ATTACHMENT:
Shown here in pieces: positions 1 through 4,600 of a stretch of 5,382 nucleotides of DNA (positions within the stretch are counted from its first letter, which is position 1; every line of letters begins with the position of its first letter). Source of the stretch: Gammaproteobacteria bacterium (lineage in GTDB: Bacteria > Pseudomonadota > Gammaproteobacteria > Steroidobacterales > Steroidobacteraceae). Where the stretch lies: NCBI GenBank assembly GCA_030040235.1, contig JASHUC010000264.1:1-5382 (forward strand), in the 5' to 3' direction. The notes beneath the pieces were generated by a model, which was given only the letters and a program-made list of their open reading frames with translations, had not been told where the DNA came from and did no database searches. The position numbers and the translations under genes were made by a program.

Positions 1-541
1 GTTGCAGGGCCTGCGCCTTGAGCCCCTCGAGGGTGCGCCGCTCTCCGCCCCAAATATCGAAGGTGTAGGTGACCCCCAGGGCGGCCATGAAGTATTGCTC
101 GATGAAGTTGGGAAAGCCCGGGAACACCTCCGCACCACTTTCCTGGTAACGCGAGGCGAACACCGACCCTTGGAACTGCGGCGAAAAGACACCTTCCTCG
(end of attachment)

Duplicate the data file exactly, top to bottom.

Shown here in pieces: positions 1 through 4,600 of a stretch of 5,382 nucleotides of DNA (positions within the stretch are counted from its first letter, which is position 1; every line of letters begins with the position of its first letter). Source of the stretch: Gammaproteobacteria bacterium (lineage in GTDB: Bacteria > Pseudomonadota > Gammaproteobacteria > Steroidobacterales > Steroidobacteraceae). Where the stretch lies: NCBI GenBank assembly GCA_030040235.1, contig JASHUC010000264.1:1-5382 (forward strand), in the 5' to 3' direction. The notes beneath the pieces were generated by a model, which was given only the letters and a program-made list of their open reading frames with translations, had not been told where the DNA came from and did no database searches. The position numbers and the translations under genes were made by a program.

Positions 1-541
1 GTTGCAGGGCCTGCGCCTTGAGCCCCTCGAGGGTGCGCCGCTCTCCGCCCCAAATATCGAAGGTGTAGGTGACCCCCAGGGCGGCCATGAAGTATTGCTC
101 GATGAAGTTGGGAAAGCCCGGGAACACCTCCGCACCACTTTCCTGGTAACGCGAGGCGAACACCGACCCTTGGAACTGCGGCGAAAAGACACCTTCCTCG